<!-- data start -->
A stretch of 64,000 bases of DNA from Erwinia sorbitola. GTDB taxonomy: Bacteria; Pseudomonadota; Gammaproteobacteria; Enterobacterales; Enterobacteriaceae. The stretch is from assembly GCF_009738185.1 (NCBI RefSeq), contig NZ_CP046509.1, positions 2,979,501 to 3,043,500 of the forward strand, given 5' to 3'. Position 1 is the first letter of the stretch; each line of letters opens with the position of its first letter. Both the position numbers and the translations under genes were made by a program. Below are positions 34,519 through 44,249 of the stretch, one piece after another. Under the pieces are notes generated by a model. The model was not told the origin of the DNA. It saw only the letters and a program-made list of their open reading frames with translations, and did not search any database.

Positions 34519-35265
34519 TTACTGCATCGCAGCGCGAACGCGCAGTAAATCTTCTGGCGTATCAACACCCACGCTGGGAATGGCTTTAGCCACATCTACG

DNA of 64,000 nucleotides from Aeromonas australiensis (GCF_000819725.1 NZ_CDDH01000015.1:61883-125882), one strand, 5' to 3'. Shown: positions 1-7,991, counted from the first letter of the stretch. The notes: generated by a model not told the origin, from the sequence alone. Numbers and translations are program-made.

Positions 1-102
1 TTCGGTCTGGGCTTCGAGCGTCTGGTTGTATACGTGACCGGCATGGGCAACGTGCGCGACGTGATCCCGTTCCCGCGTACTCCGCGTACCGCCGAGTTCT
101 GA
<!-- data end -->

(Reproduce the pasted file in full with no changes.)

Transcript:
A stretch of 64,000 bases of DNA from Erwinia sorbitola. GTDB taxonomy: Bacteria; Pseudomonadota; Gammaproteobacteria; Enterobacterales; Enterobacteriaceae. The stretch is from assembly GCF_009738185.1 (NCBI RefSeq), contig NZ_CP046509.1, positions 2,979,501 to 3,043,500 of the forward strand, given 5' to 3'. Position 1 is the first letter of the stretch; each line of letters opens with the position of its first letter. Both the position numbers and the translations under genes were made by a program. Below are positions 34,519 through 44,249 of the stretch, one piece after another. Under the pieces are notes generated by a model. The model was not told the origin of the DNA. It saw only the letters and a program-made list of their open reading frames with translations, and did not search any database.

Positions 34519-35265
34519 TTACTGCATCGCAGCGCGAACGCGCAGTAAATCTTCTGGCGTATCAACACCCACGCTGGGAATGGCTTTAGCCACATCTACG

DNA of 64,000 nucleotides from Aeromonas australiensis (GCF_000819725.1 NZ_CDDH01000015.1:61883-125882), one strand, 5' to 3'. Shown: positions 1-7,991, counted from the first letter of the stretch. The notes: generated by a model not told the origin, from the sequence alone. Numbers and translations are program-made.

Positions 1-102
1 TTCGGTCTGGGCTTCGAGCGTCTGGTTGTATACGTGACCGGCATGGGCAACGTGCGCGACGTGATCCCGTTCCCGCGTACTCCGCGTACCGCCGAGTTCT
101 GA